Lynch syndrome accounts for about 1 in every 12 cases of colorectal cancer in individuals younger than 50 years. This rare condition is caused by a genetic mutation and increases the risk of people developing cancer of the colon, liver, brain, uterus or ovaries in later adulthood. Approximately one-third of people who have Lynch syndrome develop colorectal cancer by the age of 70 years if nothing is done. Unfortunately, it is difficult to diagnose Lynch syndrome unless the cancers are tested.
In a study published by Health Technology Assessment, 1,700 people under the age of 50 and recently diagnosed with colorectal cancer were examined to see which individuals had Lynch syndrome. Within the Lynch syndrome group, the research suggests that 40 further cases of cancer could be avoided for these individuals and their relatives. The benefit of testing for Lynch syndrome is that patients can receive more post-operative colonoscopy monitoring to identify new cancers and recurring cancers early.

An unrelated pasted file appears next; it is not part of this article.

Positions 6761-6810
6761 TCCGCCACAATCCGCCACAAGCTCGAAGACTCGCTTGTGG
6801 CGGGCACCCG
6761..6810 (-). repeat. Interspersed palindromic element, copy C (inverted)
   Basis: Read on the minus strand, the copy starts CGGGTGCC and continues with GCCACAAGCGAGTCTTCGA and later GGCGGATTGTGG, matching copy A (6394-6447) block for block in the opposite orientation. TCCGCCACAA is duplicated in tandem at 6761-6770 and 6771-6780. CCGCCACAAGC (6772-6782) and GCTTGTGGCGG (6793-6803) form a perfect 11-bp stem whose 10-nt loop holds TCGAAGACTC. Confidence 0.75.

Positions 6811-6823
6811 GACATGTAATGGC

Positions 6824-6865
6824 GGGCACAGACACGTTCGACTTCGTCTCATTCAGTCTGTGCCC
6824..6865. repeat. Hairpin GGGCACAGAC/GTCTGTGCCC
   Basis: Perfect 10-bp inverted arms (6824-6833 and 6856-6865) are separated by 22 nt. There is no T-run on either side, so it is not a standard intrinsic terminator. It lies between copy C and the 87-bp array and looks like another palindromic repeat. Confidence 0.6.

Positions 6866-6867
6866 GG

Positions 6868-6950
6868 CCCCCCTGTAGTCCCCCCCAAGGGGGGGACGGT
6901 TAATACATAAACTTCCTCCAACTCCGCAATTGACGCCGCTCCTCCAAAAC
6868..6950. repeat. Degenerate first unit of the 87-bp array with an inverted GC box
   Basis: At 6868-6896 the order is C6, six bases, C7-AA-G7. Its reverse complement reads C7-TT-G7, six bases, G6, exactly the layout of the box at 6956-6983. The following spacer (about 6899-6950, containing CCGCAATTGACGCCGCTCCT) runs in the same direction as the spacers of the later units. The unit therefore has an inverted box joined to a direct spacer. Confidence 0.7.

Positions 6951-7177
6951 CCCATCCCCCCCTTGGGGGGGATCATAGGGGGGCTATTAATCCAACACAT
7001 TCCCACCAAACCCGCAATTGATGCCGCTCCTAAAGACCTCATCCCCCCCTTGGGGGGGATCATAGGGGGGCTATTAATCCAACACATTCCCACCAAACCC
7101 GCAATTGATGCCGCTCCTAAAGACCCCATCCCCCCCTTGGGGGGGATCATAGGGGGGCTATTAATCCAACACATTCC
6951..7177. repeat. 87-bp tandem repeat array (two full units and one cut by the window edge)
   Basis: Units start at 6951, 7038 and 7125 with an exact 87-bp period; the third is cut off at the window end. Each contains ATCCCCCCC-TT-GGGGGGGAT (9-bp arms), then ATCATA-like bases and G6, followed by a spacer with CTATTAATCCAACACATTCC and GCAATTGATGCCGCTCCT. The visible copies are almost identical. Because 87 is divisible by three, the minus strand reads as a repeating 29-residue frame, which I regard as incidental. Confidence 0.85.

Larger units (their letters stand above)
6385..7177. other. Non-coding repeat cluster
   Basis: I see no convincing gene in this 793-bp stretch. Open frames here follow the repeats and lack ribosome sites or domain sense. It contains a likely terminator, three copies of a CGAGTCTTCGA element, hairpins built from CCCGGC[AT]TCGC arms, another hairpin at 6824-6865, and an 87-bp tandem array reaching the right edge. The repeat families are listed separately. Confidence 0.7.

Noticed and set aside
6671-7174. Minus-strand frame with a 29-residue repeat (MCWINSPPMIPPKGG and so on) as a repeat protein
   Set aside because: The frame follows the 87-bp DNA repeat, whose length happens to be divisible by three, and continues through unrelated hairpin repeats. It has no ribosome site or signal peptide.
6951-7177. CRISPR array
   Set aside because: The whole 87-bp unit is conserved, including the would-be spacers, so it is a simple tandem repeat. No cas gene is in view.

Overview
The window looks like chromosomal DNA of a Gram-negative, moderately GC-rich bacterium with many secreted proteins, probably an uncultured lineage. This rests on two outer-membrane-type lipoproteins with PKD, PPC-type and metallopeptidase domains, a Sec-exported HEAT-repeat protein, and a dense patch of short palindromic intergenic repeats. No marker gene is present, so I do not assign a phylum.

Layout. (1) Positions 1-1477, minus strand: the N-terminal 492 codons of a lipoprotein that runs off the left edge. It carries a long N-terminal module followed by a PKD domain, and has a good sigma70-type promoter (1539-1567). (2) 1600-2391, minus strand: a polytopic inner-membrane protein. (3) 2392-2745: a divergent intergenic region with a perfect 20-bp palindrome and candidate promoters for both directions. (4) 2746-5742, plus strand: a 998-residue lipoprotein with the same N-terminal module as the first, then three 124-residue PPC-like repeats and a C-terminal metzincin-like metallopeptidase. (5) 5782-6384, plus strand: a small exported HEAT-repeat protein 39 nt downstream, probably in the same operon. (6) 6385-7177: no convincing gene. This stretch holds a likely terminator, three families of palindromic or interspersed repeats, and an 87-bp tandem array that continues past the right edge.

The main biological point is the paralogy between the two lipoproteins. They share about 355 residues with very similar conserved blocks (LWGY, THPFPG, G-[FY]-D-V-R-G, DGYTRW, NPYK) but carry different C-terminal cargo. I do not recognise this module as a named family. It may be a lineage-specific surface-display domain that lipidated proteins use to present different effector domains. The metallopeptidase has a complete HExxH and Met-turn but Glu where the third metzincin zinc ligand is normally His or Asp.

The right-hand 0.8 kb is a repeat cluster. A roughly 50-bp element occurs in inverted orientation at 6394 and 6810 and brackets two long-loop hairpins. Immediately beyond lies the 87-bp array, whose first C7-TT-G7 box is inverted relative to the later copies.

Ian Frayling, M.D., from Cardiff University School of Medicine, led the research team. He described the study as a “very significant piece of work, which is to be most welcomed. It justifies the National Health Services in the UK in implementing such testing, which is already carried out in other European countries. Those with Lynch syndrome will now be found and given the care that they warrant, saving time, lives, money and resources.”
Frayling and this team determined that Lynch syndrome screenings help improve health outcomes at a manageable cost. The most economical way of testing for Lynch syndrome involves testing the tumor before offering counseling and genetic testing.